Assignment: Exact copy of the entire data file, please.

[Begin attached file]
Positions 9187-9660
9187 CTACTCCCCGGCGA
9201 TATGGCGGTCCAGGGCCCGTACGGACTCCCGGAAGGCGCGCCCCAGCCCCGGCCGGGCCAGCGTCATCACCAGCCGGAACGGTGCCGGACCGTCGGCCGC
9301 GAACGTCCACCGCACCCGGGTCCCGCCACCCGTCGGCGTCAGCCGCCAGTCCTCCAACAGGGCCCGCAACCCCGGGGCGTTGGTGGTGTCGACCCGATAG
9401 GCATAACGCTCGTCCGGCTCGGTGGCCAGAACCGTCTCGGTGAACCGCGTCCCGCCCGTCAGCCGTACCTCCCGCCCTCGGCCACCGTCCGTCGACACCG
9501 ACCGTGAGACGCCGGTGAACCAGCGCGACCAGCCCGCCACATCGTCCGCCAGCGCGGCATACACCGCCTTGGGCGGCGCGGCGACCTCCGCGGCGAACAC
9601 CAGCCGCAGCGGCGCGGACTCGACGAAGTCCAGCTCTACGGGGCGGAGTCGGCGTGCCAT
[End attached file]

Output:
Positions 9187-9660
9187 CTACTCCCCGGCGA
9201 TATGGCGGTCCAGGGCCCGTACGGACTCCCGGAAGGCGCGCCCCAGCCCCGGCCGGGCCAGCGTCATCACCAGCCGGAACGGTGCCGGACCGTCGGCCGC
9301 GAACGTCCACCGCACCCGGGTCCCGCCACCCGTCGGCGTCAGCCGCCAGTCCTCCAACAGGGCCCGCAACCCCGGGGCGTTGGTGGTGTCGACCCGATAG
9401 GCATAACGCTCGTCCGGCTCGGTGGCCAGAACCGTCTCGGTGAACCGCGTCCCGCCCGTCAGCCGTACCTCCCGCCCTCGGCCACCGTCCGTCGACACCG
9501 ACCGTGAGACGCCGGTGAACCAGCGCGACCAGCCCGCCACATCGTCCGCCAGCGCGGCATACACCGCCTTGGGCGGCGCGGCGACCTCCGCGGCGAACAC
9601 CAGCCGCAGCGGCGCGGACTCGACGAAGTCCAGCTCTACGGGGCGGAGTCGGCGTGCCAT